While Pantera’s assertion that “the community can exist anywhere” may hold some truth, the emotional bond and shared experiences nurtured within these school environments are irreplaceable. The impact of these closures extends beyond mere logistics, touching the hearts of students, parents, teachers, and residents who have built their lives around these educational hubs.
As the Paradise Valley Unified School District navigates this period of change and transition, it is essential for all stakeholders to come together to support one another and ensure that the well-being of the students remains at the forefront of all decisions. While change can be challenging, it also presents an opportunity for growth, adaptation, and the forging of new paths forward.
In the wake of this decision, it is crucial for the community to unite, reflect on the values that these schools have instilled, and work towards creating a positive and supportive environment for all students, regardless of the changes that lie ahead. By coming together with empathy, understanding, and a shared commitment to education, the Paradise Valley community can emerge stronger and more resilient from this period of transition.
Source: KTAR News
Honoring Legacy: ARAC Scholarship Programs for College-Bound Seniors
“ARAC honors Tuskegee Airmen with scholarships for STEM and African American high school seniors. Apply by May 1 and May 31. Contact for details.”
The Archer-Ragsdale Arizona Chapter (ARAC), paying tribute to Tuskegee Airmen, is accepting applications for two scholarships. The William A. Campbell Memorial Scholarship, named after Col. Campbell, offers up to two $1,500 scholarships to STEM-bound high school seniors. Applicants must have a minimum 2.7 GPA and submit a 500-word essay by May 31.
The Ashby-Herring Scholarship, named after original Tuskegee Airmen, awards two $1,500 scholarships to African American high school seniors with a GPA of 3.0 or higher and financial need. The deadline for the Ashby-Herring Scholarship is May 1.
Diana Gregory, ARAC Scholarship Committee coordinator, expressed pride in facilitating higher education through these scholarships, encouraging eligible seniors to apply promptly. For more information, contact firstname.lastname@example.org for the William A. Campbell Memorial Scholarship and email@example.com for the Ashby-Herring Scholarship.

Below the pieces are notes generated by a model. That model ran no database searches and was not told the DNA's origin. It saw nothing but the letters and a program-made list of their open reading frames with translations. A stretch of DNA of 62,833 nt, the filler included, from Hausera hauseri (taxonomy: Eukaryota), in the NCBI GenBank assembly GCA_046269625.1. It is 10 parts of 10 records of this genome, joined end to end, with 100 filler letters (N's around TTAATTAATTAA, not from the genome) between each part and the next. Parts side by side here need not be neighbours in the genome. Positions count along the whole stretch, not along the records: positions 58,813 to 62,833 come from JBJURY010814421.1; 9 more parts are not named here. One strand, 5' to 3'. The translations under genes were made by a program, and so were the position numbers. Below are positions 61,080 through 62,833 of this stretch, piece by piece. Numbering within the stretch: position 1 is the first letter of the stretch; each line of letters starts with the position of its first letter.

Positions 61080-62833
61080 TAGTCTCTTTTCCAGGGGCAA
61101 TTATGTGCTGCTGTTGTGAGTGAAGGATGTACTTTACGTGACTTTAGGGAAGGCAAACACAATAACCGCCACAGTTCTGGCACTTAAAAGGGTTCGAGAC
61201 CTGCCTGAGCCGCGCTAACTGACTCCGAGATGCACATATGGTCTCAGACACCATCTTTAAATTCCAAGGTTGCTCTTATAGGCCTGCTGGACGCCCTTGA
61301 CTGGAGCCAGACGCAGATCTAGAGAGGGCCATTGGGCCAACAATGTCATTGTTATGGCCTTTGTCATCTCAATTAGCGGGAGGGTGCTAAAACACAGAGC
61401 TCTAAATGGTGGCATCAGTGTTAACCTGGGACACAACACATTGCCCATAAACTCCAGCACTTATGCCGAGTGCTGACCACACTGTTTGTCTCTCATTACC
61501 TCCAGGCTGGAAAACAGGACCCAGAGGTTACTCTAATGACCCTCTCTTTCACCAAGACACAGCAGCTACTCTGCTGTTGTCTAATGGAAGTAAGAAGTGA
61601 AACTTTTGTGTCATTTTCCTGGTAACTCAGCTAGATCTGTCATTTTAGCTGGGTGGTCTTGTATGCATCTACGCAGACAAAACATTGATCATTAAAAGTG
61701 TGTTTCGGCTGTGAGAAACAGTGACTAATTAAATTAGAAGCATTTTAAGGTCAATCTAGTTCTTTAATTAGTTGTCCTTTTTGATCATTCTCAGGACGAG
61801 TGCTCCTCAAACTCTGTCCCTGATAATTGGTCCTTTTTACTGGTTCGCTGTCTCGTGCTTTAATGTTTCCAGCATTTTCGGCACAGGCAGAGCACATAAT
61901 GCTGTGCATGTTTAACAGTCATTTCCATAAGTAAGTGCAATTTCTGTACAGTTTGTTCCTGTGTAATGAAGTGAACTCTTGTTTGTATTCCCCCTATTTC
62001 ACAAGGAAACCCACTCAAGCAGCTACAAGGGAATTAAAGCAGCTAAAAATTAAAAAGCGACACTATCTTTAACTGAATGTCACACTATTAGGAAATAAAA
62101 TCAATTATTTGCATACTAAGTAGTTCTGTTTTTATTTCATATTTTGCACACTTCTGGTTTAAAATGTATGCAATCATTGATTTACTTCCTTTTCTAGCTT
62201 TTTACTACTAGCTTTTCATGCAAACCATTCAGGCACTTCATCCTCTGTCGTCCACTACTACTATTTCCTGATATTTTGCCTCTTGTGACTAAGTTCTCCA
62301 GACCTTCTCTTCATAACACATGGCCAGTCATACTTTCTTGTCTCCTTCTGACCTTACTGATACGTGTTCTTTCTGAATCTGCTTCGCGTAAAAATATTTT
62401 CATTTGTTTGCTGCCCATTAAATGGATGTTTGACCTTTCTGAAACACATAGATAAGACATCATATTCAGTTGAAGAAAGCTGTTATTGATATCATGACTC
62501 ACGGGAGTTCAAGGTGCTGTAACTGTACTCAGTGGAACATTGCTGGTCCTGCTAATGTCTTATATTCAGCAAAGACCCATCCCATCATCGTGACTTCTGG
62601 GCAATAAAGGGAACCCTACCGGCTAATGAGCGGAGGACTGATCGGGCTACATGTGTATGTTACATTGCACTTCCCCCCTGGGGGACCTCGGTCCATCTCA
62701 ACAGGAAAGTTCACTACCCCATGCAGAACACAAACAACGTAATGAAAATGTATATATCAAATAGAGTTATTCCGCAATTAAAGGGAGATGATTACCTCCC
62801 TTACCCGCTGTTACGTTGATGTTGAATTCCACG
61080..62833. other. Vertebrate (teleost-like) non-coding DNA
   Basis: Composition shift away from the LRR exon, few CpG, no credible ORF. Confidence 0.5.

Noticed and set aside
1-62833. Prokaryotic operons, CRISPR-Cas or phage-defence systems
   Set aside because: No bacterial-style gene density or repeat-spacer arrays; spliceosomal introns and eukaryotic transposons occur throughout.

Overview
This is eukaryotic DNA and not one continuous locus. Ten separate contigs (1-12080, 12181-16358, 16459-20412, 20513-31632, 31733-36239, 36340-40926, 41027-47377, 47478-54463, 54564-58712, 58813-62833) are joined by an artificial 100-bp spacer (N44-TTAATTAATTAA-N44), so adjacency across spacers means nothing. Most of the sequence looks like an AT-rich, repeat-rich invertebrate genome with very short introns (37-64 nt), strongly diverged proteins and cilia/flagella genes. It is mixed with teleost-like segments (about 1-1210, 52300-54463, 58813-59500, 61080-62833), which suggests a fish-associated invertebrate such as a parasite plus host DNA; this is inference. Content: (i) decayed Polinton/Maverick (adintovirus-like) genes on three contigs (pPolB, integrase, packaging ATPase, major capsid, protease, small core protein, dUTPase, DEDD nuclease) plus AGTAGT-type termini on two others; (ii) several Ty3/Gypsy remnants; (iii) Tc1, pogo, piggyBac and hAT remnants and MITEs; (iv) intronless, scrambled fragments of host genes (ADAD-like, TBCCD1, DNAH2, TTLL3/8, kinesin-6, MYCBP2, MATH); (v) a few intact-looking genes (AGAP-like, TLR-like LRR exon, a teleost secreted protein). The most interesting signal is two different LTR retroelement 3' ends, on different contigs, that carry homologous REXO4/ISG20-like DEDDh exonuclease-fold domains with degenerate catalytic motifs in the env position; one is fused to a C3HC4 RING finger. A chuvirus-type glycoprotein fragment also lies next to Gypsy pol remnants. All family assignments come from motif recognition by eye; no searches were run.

Know as They Grow: How birth defects affect each stage of life
(Family Features) Birth defects, structural changes that affect one or more parts of the body, are the leading cause of infant mortality. A baby is born with a birth defect every 4.5 minutes, according to the U.S. Centers for Disease Control & Prevention (CDC).
Birth defects most often develop during the first three months of pregnancy, when a baby’s organs are forming. Not only can they affect mortality, but they can also cause problems for a baby’s overall health and how the body develops and functions. Common birth defects include congenital heart defects, cleft lip, cleft palate and spina bifida.
Genetics, behaviors and social and environmental factors can impact the risk for birth defects, and not all birth defects can be prevented. To help improve the lives of people living with birth defects, consider this information from the experts at March of Dimes, who aim to provide knowledge about what birth defects are, how to prevent them and their impact across all stages of life.
Although not all birth defects can be prevented, people can increase their chances of having a healthy baby by managing health conditions and adopting healthy behaviors before becoming pregnant.
When planning a pregnancy, see a health care professional and start prenatal care as soon as possible. Talk about taking any medications you’re currently taking (or might need during the pregnancy), including vitamins. Most doctors recommend women take 400 micrograms of folic acid every day before and during pregnancy to help prevent birth defects.
Also discuss vaccinations (including COVID-19, since pregnant women are at elevated risk for severe COVID-19 illness) and other medical concerns, such as how to manage diabetes. Avoid overheating and treat fevers and infections promptly. Avoid alcohol, smoking cigarettes and marijuana or other drugs during pregnancy.